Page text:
Sophos in porn dialler row with UK developer

Bowling for Coulomb

Anti-virus firm Sophos yesterday suspended detection of a "porn dialler application", following complaints from its UK-based developer.

A Sophos spokeswoman confirmed that it had removed detection of the Coulomb dialler yesterday afternoon on legal advice, following representations from Coulomb Ltd. Sophos is investigating if its AV software is wrongly detecting a legitimate dialler application developed by Coulomb Ltd as a Trojan.

In the meantime, Sophos has suspended detection of the Coulomb dialler, which remains designated as malware by several AV firms. Resellers and end users who notified The Register of the issue question Sophos’ actions. One end user described Sophos as "wimps" for "backing down in the face of cartoony [shallow legal] threats".

Porn diallers are often written to change a user's dial up settings to ring premium rate or overseas phone numbers without the informed content of consumers. It's only when a user is landed with a huge bill that they realise something is amiss.

Informed consent

But Coulomb Ltd said this was not how its application worked. David Knell, chief exec of Coulomb Ltd, said its application did "exactly what it says on the tin". Its dialler is offered as a payment option on various adult entertainment (sex) websites. If users download the software they are informed that they are to be transferred onto a premium rate number for the duration of a session. This spending limit is capped at £20 per session in line with recommendations from premium rate regulator ICSTIS, Knell says.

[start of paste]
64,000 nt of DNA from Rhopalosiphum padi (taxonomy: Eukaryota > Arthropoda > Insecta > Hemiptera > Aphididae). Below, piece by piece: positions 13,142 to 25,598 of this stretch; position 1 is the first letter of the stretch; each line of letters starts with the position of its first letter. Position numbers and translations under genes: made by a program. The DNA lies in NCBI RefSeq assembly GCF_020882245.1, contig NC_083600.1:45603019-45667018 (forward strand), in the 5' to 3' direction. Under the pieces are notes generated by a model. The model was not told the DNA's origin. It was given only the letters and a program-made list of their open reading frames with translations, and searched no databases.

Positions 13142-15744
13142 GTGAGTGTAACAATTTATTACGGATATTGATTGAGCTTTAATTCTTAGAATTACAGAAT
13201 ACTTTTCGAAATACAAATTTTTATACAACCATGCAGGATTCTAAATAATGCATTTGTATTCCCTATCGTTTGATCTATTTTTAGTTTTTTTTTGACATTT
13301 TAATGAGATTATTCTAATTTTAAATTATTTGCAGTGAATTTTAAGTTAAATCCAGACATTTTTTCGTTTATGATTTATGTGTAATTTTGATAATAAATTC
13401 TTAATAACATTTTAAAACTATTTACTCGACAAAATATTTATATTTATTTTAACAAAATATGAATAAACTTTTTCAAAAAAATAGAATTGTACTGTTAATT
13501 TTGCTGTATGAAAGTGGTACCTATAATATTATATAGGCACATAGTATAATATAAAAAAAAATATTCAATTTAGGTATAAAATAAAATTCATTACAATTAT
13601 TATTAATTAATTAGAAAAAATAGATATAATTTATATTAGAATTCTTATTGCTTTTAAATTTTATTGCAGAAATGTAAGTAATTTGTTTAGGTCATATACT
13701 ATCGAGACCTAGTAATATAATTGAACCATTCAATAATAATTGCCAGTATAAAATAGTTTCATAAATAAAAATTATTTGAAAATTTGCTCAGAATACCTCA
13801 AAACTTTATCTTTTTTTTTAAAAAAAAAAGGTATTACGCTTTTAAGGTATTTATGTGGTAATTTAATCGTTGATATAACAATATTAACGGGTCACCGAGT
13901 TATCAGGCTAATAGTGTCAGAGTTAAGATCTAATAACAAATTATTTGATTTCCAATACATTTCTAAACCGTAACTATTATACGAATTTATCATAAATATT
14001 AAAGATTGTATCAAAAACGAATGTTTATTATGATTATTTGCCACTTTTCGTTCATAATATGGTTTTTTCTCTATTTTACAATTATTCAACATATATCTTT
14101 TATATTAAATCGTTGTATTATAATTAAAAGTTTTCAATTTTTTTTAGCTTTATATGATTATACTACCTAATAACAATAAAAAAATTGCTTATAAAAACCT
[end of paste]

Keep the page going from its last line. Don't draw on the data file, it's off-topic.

"This is no more a Trojan horse than a big wooden horse with a sign 'Greek Soldiers Inside'" Knell said.

He acknowledged that various AV scanners flagged up the firm's application as illicit. He said that he had begun discussions with Sophos about the issue first because "it had to start somewhere". "We may well contact others later," he added.

Sophos specialises in the enterprise market. Resellers who notified us of the issue question how it could ever be legitimate to run Coulomb's application from a corporate PC

"I'm pretty disappointed that the latest virus detection release (IDE in Sophos terms) has been butchered to remove the detection of Coulomb's diallers," one reseller writes. "In my experience: Coulomb dialler = porn dialler. Sophos is used in networks - network users should never have a reason to download a dialler."

The designation of malware, once clear cut, has become more contentious over the last year or so. Alex Shipp, senior AV technologist at MessageLabs, which uses a number of third-party AV scanners in its email filtering service, said that AV companies such as McAfee that offer end users more choice over what application to block were in a better position than Sophos to withstand legal pressure. ®

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